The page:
The Diaper Debate

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A long time ago, when I was pregnant for the first time and we had many lofty ideas about our own capabilities, my husband and I talked about cloth diapers. We pretty much decided we are going to use them, for the sake of frugality, sustainability and baby’s skin health. It just seemed the right choice all around, until one day, when I was getting pretty big, we had the following conversation.

DH: “But where would we wash the diapers?”

Me: “What do you mean, where? We put them in the washing machine.”

DH: (wrinkling his nose): “What, you’ll put poopy diapers in the same machine that we use to wash our clothes?”

Me: “Not in the same cycle. We’ll wash them separately, you know.” 

DH: “I still think that’s gross. Think of all the bacteria that will be left over.”

Me: “Well, what do you suggest?”

DH: “My Mom always washed our diapers by hand.”

Do I have to tell you? We’ve been using disposables ever since. And at times I’ve been feeling guilty about it, too, especially when I haul out a big garbage bag full of almost nothing but diapers and think about it adding to some tremendous landfill.

It wasn’t just the gross factor that put us off; we’ve had plenty of poop in our washing machine anyway over the years, what with newborn blow-outs and all. There were periods when changing a poopy diaper equaled changing a whole baby outfit, every time. We’re still all alive and well.

It was also that conveniently made cloth diapers are a pretty hefty initial investment, one we hesitated to make, and I’m not up to sewing my own. And, of course, there’s the convenience; at times, I’ve been so overwhelmed by laundry (especially not having a drier, on long rainy weeks in winter) that voluntarily adding more seemed an effort of will beyond my capability.

As a compromise, I have tried doing early potty-training, with babies running around bare-bottomed around the house on many a summer day. The little tushies got a pleasant breeze, we saved some money on diapers, and I felt better about the ecological aspect of it all.

In the place where we live now, we have frequent electricity and water shortages, up to the point that everybody living in the neighborhood often gets requests to save on electricity and water as much as possible by trying to minimize the usage of air conditioners, ovens and, of course, washing machines. An extra load of diapers every day or two just doesn’t seem feasible in such conditions.  I actually believe that in Israel, where water is a precious commodity, bio-degradable diapers may be more eco-friendly than cloth.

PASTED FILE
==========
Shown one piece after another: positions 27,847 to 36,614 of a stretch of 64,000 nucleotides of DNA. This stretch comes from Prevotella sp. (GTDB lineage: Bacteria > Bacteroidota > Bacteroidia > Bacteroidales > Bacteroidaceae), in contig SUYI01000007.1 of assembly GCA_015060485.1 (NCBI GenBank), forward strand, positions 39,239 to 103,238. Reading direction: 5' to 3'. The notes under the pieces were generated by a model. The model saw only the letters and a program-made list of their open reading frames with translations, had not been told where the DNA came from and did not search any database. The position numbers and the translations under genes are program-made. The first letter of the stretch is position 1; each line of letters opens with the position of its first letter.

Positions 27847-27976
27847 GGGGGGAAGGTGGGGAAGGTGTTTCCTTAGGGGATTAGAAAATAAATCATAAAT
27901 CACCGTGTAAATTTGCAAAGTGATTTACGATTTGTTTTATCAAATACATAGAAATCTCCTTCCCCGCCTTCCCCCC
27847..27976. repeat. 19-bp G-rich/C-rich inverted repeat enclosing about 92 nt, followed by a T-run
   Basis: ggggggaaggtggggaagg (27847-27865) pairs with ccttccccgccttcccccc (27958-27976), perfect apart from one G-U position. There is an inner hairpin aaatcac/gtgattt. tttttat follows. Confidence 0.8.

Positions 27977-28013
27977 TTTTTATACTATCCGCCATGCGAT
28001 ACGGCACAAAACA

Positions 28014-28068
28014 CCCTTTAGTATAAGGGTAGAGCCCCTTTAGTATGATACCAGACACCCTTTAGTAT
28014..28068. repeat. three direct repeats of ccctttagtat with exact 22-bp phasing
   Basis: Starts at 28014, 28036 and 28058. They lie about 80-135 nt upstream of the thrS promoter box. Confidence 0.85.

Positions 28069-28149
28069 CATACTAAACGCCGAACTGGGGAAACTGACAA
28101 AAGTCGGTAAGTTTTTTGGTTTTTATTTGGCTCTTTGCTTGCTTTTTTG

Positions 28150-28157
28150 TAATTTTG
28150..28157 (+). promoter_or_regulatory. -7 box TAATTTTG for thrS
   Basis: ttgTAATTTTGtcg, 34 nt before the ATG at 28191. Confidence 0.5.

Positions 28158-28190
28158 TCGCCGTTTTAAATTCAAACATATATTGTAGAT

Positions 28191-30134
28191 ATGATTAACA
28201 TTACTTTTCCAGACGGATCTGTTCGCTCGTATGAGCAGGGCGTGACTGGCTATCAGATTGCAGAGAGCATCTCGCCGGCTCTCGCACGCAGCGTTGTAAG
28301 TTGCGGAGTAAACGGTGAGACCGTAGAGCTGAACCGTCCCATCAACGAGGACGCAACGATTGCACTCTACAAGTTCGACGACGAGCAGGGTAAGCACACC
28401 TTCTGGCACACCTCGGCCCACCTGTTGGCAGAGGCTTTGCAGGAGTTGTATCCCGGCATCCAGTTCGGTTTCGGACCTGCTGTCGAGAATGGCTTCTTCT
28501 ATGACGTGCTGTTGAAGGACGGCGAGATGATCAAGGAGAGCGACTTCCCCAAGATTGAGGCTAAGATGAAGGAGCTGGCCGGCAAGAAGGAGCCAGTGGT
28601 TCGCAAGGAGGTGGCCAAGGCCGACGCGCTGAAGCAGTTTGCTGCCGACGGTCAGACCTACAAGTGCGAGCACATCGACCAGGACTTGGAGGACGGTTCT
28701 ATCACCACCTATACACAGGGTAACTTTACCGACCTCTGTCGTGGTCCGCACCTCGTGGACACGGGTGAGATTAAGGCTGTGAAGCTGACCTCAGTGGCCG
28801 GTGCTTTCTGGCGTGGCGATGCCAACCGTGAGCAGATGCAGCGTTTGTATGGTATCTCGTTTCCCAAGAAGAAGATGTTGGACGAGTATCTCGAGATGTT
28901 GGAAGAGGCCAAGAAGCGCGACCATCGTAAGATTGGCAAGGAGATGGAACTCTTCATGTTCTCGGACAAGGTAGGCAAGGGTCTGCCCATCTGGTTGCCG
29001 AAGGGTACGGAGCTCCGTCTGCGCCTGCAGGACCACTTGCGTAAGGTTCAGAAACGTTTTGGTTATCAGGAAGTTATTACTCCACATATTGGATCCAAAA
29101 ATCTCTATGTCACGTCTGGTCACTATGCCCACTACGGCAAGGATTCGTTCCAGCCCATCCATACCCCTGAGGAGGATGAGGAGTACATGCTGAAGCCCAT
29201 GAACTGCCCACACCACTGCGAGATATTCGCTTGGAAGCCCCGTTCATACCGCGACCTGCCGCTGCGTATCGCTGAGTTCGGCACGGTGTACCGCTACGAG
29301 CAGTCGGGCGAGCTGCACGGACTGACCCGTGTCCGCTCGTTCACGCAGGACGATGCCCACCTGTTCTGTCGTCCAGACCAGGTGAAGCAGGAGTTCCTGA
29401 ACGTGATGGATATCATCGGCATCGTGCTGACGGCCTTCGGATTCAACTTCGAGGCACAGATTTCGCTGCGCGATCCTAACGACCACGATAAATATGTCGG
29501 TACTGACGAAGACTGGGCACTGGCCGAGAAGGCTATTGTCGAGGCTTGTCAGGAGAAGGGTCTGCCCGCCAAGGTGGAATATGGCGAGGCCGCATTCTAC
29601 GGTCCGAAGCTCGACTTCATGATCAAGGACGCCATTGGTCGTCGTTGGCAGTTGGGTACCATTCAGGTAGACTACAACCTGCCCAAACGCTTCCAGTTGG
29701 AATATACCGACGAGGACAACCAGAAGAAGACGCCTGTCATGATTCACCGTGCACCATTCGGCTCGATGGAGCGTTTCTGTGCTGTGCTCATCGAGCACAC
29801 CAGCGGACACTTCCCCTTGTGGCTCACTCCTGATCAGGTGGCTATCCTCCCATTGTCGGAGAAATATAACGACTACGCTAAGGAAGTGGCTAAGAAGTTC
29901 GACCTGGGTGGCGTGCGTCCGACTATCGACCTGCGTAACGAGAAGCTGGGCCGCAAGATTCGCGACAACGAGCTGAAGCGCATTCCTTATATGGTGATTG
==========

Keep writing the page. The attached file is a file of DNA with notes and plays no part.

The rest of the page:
There had to be, however, a compromise: green and convenient; eco-friendly but disposable. So lately I’ve started looking into the option of switching to bio-degradable disposable diapers, such as these. I’d love to hear from any of you who care to share your experience. Cloth? Bio-degradable? Plain ol’ Pampers?

Melons

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Above is one of the melons we grew this season. We only grew a couple of vines for the experiment, from seeds we saved a couple of years ago from an especially delicious specimen (which we bought at the store, by the way). We planted rather late and the melons sure took their time to ripen, but the wait was definitely worth it. The fruit was small, but very fragrant and sweet, since we allowed it to fully ripen on the vine before picking. I think I’m going to save seeds from this one too, to plant next year.

And, yes, in the background you can see some more hot peppers! The bounty sure doesn’t stop, and I’m going to make some more hot sauce soon.

You can read more about growing food from supermarket scraps here and here.

Yarn

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My mother-in-law has given me a whole bag of yarn which she doesn’t think she’ll use anymore. I haven’t quite decided what I’m going to do with it yet. There isn’t enough for a large project, but I will probably be able to make a hat or scarf or two. The smallest bits will go towards making doll clothes or hair.

I also shared some yarn-related family stories in my latest Mother Earth News post:

“Whenever I go into a yarn shop and look at all the stacks of brand-new colorful yarns of any type you might possibly want, I think of Grandma. What may be a hobby – and not a cheap one, either – to people today was a venue of survival to her.”

Last chicks of the season

Above you can see a hen hanging out with her newly hatched brood – probably the last chicks of the season (along with another brood that it due to hatch in a day or two), since it’s already October and egg production is going to decline as the days shorten.